The Avengers part 7

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At the top of Act II of The Avengers we begin where we began Act I, in space, with The Other and Loki, checking in.  They talk about The Chitauri, to remind us that that’s a thing, they talk about the mysterious boss at the other end of the jukebox, and remind us that the boss wants The Tesseract, Or Else.  We also learn that Loki was once “the rightful king of Asgard,” which gives him the horse in this race.  Loki may not be the Ultimate Boss of The Avengers, but he has a much more compelling motivation: revenge against his brother Thor, who exiled him.  This narrative stroke, to make two characters from Thor the hinge of the screenplay, is masterful: the traditional studio approach would be to take the wild cards of the franchise (Norse gods!) and ignore them compleely, or give them only token attention.  But to put Loki and Thor at the middle of this gigantic tentpole money-making machine provides a useful bridge between the mundane (Hawkeye), the fantastic-but-still-believable (Iron Man), the straight-out fantastic (Capt America, Hulk), and the gonzo sci-fi alien spectacle of The Chitauri.  The mere fact that one movie embraces all these characters is daring enough, but the screenplay for The Avengers distrubutes its narratve effects so judiciously and balances its characters so well that a common, non-comics-reading audient sees a Norse god taking orders from an alien in a robe and thinks “Okay, sure, I get it.”  The fact that Loki’s motivation is both human and not centered on “conquering the universe” but one-upping his good-looking brother gives the narrative an appreciable scale and, thus, creates audience involvement in something patently absurd.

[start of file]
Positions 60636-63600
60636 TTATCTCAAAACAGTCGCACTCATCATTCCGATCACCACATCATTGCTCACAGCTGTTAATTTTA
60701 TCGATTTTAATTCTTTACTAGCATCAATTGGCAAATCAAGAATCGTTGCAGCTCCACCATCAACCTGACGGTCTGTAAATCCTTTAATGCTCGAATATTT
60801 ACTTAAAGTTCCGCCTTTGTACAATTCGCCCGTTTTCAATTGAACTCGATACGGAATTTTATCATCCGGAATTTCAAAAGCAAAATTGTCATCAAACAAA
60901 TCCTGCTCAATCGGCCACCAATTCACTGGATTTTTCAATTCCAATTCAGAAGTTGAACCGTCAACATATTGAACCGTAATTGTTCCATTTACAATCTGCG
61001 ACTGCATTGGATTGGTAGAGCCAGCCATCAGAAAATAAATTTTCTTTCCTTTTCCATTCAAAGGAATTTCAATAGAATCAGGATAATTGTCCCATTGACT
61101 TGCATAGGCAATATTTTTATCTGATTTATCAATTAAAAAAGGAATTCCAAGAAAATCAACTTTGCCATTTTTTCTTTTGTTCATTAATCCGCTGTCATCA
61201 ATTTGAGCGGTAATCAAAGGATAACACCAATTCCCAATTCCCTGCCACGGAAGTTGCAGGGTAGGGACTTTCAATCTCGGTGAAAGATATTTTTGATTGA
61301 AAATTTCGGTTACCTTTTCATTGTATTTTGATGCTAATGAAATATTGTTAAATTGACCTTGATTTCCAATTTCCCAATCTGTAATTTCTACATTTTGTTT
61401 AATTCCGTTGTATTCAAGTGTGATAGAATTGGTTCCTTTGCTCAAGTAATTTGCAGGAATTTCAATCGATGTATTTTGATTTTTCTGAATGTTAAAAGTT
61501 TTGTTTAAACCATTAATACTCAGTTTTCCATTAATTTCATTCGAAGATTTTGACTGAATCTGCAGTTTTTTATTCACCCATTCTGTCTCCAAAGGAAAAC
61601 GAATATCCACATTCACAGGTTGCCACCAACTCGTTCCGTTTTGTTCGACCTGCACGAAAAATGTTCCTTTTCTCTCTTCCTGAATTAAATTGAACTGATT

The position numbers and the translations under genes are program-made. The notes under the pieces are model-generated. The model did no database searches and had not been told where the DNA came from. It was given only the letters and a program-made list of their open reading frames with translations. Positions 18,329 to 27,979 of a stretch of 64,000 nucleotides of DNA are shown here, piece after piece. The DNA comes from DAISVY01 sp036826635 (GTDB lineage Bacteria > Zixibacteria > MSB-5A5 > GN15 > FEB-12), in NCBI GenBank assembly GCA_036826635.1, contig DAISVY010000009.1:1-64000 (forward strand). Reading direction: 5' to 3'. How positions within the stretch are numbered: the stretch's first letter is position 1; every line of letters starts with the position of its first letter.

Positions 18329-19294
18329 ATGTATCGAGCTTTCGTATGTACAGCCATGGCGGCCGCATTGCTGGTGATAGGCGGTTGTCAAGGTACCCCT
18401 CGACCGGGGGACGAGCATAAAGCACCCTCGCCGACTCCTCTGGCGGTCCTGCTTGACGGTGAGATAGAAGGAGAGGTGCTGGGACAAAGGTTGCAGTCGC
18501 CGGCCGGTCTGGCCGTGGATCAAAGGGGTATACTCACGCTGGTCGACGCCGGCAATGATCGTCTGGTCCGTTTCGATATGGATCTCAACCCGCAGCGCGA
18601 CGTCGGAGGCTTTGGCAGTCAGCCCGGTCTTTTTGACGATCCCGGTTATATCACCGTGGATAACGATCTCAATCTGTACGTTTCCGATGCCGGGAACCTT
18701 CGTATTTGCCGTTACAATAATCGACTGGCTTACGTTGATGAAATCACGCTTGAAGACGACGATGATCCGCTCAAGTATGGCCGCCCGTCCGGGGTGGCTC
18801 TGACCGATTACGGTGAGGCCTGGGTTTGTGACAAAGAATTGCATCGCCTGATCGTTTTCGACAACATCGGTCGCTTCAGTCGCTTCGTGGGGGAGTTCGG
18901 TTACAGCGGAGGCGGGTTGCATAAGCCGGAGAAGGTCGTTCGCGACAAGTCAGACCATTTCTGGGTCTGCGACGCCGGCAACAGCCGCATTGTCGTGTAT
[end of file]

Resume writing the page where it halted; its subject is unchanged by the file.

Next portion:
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Now that we’ve checked in with Loki and The Other, now we check in with SHIELD and its array of impressive transportation vehicles.  Act I gave us Nick Fury arriving in a helicopter at a secret government installation, Act II gives us Coulson and Steve Rogers arriving in a fancy heli-jet on an aircraft carrier.  It might sound trivial, but again, the relative power of the characters is telegraphed by their mode of transportation, and Nick Fury will have the last laugh in this regard.

Black Widow meets Capt America.  She’s blase, but tips Coulson’s hand as a super-fan, underscoring Coulson’s humanity (and position as audience surrogate — if Coulson has a set of vintage Capt America trading cards, maybe Capt America is cool after all!).  Capt America meets Bruce Banner, and both characters seek to put the other at ease: Capt America brushes away concerns about Bruce’s alter ego, and Bruce tries to relate to Capt America’s naivety.  Both characters, then, are shown to be naive as the aircraft carrier sprouts rotors and lifts off into the air.  This, surely, is the largest, most intimidating vehicle possible on Earth (and yet, the fact that it’s a recognizable fuel-burning machine and not an alien-artifact-powered flying saucer makes it impressive, yet understandable).